Parents of students in Liberty County elementary schools no longer will find an alphabetical scale on their children’s report cards this fall.
The board of education earlier this month adopted code-of-conduct language that allows the elementary schools to transition from the classic A,B,C-based accountability measure to a modern numerical scale in line with the Common Core Georgia Performance Standards.
The board first heard about the change in a May meeting, where they expressed skepticism about the idea.
Curriculum specialist Susan Norce presented an overview of the shift, however, during a May 28 work session.
“For a couple years now, we’ve talked about moving to a standards-based report card,” Norce said. “We’ve had them in kindergarten going on about eight years now.”
Kindergartners moved to the system about eight years ago when the state moved to Georgia Performance Standards. The 2012-13 year marked another shift in curriculum, with the state moving to Common Core.
“When we moved to Common Core this year, we found it evident that our grading system doesn’t match the expectation of what we’re asking the children to do in the classroom,” Norce said.
Instead of grading students on a scale from zero to 100, the system will create scales that reflect whether students are “below standard, approaching standard, meets standard and exceeds standard.”
One is below standard and four exceeds it.
Norce said research indicates grade inflation occurs at high rates when grades are expressed as a percentage, especially when extra-credit opportunities are added to supplement students’ performance.
“And really what we’re getting is a number that doesn’t show us what the kids really know. …,” Norce said. “When you look at the research, it’s really very arbitrary.”
Under the plan, students will receive five common assessments for each subject every nine weeks, and they will be graded on the four-point scale.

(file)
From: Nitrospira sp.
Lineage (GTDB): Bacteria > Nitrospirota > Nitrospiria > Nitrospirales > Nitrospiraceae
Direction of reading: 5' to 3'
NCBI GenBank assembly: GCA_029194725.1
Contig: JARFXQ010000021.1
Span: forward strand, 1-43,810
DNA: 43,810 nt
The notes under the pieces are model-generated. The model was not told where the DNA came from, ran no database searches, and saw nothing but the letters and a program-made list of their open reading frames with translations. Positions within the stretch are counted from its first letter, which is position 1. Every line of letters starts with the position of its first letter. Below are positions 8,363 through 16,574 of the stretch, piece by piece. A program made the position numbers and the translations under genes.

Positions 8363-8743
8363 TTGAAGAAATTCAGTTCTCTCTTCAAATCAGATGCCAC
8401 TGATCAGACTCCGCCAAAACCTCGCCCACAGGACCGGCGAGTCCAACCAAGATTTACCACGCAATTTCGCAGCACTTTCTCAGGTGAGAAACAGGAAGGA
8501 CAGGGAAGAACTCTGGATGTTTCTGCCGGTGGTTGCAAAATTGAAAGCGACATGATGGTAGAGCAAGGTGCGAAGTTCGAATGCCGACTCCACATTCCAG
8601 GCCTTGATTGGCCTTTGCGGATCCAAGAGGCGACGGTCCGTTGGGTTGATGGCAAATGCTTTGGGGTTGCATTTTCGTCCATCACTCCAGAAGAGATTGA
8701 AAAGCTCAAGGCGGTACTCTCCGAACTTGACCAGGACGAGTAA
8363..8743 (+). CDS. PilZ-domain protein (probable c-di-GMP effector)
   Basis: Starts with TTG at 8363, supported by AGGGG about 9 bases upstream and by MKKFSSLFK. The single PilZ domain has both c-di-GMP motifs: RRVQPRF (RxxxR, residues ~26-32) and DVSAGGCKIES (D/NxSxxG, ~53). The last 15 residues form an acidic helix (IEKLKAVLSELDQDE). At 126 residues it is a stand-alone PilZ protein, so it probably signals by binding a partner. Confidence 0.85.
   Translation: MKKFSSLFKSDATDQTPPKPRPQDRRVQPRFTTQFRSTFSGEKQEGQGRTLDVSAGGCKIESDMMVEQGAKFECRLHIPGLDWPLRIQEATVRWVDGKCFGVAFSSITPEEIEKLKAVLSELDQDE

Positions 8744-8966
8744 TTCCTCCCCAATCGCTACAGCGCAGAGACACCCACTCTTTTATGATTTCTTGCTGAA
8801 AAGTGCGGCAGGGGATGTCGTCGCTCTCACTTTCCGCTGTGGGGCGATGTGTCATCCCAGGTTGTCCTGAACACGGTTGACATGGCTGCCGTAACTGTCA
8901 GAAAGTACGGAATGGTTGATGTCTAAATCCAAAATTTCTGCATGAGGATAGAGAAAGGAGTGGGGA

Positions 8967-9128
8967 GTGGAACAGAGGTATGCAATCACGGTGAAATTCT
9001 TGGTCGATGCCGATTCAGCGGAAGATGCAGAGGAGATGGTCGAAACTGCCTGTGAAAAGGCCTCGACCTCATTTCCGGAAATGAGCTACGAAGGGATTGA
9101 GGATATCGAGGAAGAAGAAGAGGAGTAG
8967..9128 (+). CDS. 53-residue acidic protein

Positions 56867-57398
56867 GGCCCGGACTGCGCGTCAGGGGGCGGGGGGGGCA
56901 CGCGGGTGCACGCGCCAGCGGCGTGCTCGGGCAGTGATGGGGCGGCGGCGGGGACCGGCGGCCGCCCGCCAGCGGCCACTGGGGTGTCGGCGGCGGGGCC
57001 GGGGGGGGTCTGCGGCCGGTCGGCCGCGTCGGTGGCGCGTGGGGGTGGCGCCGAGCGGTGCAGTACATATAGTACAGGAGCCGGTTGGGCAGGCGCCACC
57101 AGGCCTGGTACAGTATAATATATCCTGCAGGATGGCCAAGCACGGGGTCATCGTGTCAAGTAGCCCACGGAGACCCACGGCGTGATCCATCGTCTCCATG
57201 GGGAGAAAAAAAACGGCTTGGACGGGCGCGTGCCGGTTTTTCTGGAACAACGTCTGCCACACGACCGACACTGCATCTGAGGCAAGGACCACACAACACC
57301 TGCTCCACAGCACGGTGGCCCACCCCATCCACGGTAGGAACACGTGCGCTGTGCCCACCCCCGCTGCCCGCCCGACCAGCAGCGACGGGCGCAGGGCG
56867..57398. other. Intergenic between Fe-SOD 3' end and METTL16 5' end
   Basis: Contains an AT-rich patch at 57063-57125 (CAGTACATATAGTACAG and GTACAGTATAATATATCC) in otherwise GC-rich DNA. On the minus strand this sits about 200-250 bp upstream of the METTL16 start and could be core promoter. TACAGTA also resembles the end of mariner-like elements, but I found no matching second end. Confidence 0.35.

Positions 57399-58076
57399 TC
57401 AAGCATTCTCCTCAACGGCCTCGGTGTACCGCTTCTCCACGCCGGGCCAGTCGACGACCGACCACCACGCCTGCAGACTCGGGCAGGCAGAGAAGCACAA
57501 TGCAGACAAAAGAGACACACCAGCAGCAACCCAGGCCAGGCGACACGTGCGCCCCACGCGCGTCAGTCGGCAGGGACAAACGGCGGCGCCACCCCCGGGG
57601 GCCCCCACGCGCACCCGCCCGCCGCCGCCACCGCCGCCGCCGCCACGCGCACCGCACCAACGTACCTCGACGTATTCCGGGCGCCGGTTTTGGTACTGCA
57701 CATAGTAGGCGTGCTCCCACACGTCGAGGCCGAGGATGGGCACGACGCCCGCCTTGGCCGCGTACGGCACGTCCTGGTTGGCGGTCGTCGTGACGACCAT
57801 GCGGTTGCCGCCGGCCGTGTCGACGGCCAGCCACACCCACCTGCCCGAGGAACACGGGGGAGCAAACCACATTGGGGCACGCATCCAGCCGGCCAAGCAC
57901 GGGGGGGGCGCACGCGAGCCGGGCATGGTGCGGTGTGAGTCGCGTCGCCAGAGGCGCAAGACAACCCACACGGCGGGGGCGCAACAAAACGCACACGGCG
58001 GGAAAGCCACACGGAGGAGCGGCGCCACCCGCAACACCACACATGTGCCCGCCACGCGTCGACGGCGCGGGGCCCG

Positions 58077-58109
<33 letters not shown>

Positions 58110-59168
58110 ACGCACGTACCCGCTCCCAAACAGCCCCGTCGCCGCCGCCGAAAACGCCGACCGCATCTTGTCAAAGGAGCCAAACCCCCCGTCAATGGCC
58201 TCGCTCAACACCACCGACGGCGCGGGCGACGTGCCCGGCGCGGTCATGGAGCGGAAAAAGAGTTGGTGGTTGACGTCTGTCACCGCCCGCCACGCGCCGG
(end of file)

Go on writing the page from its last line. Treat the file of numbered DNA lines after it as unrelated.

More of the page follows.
The same rubric on a one-through-four scale also will be used for in-class assignments, and students will be asked to keep portfolios that demonstrate their progression throughout the grading period and each year.
Norce added that most school districts use standards-based report cards at the elementary level.
Lyman Hall Elementary School Principal Claire Blanchard added several teachers have been involved with the transition process.
“My teachers really like this new report card,” she said. “They’re really wanting to do this, and that’s what I’m hearing from the rest of the members of our committee.
“When we get a standards-based report card, which is a lot of times now, we know exactly where they stand. When you get ‘social studies he got a 70,’ that doesn’t tell us anything. What did he learn in social studies?”
The standards-based reports illustrate what topics the student covered and how he or she performed, rather than issuing a number with a subject name.
Board member Carolyn Smith Carter asked Norce whether she had statistics related to the number of districts that use standards-based report cards, and Norce said she was not aware of quantitative reports but could provide research in support of the cards.
During the June 11 meeting, the board adopted a change to honor-roll criteria for the code of conduct.
For students in grades one through five to earn honor-roll status, they must earn at least four fours and no more than one three, with no ones or twos and an excellent or satisfactory in citizenship, with no N’s or U’s in any area.